Phyllis Schlafly

The atheists and secularists are on the warpath to stop the recitation of the Pledge of Allegiance because it contains the words "under God." Atheist Michael Newdow was successful in the 9th U.S. Circuit Court of Appeals, the ACLU won in Colorado, and we can expect similar lawsuits in the 33 states that require recitation of the pledge in public schools.

In Pennsylvania, a federal judge voided a state law that required teachers to lead students in reciting the pledge or singing the "The Star Spangled Banner" each morning. The animosity against the national anthem is probably because its fourth stanza includes the words "our motto: 'in God is our trust.'"

Suing on behalf of agnostics and lesbians, the ACLU got a judge to banish the Boy Scouts from a San Diego city park where they have met since 1920. The Scouts' offense was that they include God in their membership oath.

The attempt to remove God from all state constitutions is at the heart of the Montgomery dispute. Justice Moore took an oath to uphold Alabama's constitution which, in order to "secure the blessings of liberty," invokes "the favor and guidance of Almighty God."

The silliness of the arguments against Moore's Ten Commandments 5,280-pound granite monument, known as "Roy's Rock" is shown by the repeated assertion that he is trying to establish the Christian religion. The secularists seem unaware that the Ten Commandments predate Christianity.

When chief antagonist Barry Lynn was asked on television how he could oppose the Ten Commandments monument in Montgomery when the U.S. Supreme Court building shows the Ten Commandments on its walls, he said that's different because the Supreme Court also shows the Code of Hammurabi. But Moore's rock likewise displays several other quotations from historic documents.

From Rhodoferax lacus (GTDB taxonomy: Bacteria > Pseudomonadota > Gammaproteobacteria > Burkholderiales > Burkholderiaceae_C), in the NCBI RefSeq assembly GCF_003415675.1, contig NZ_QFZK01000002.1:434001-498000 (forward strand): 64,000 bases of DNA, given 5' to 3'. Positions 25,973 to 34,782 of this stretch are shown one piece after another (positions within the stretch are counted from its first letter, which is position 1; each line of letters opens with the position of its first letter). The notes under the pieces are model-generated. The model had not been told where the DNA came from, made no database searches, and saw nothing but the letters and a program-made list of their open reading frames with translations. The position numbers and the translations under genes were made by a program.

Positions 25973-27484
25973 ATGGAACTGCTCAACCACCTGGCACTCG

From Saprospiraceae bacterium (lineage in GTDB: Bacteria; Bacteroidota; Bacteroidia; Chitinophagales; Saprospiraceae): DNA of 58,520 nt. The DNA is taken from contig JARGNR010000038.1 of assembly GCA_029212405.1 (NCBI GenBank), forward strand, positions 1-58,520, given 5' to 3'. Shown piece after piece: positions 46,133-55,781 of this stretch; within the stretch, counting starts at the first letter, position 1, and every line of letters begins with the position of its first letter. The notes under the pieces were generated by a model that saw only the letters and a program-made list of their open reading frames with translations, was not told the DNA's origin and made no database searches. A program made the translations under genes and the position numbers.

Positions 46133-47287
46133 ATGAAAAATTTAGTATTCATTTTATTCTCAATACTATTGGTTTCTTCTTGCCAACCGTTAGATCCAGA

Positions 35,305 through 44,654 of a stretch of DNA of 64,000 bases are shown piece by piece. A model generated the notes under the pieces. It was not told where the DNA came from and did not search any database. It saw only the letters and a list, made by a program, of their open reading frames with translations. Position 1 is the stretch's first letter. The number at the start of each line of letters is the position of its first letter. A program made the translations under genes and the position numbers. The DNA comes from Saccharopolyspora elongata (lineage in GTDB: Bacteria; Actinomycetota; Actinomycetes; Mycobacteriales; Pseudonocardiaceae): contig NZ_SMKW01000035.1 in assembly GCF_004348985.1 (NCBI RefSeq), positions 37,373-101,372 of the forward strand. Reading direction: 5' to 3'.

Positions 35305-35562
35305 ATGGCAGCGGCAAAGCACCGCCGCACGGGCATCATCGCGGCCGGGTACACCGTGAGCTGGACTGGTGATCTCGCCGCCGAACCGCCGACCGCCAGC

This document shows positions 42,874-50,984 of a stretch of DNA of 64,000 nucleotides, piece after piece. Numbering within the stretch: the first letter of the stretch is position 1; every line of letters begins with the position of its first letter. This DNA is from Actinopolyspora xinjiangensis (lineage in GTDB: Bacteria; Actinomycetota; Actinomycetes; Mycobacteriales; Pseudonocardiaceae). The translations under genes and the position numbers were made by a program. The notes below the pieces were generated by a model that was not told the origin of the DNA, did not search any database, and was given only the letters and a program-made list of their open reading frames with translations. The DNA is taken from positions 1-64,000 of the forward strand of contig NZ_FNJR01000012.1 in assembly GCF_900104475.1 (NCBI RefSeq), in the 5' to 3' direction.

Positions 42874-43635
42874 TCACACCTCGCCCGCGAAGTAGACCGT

The secularists and the atheists seek out judges who pretend to find rights in the U.S. Constitution that no one else have seen for over two centuries. The federal judges who believe they can make law, and punish, fine or imprison those who challenge their tyranny, display arrogance like King Louis XIV's famous words, "L'etat, c'est moi" (I am the state).

The American people don't have to tolerate the federal judiciary's totalitarian grab for power.

When Congress returns to Washington after Labor Day, its first order of business should be to use its Article III, Section 1 power to pass a law withdrawing jurisdiction from all federal courts over whether an acknowledgement of God violates the First Amendment.

The solution is really that simple. It's not only perfectly constitutional, it's Congress's constitutional duty to stop the out-of-control federal courts.

Phyllis Schlafly

Phyllis Schlafly is a national leader of the pro-family movement, a nationally syndicated columnist and author of Feminist Fantasies.
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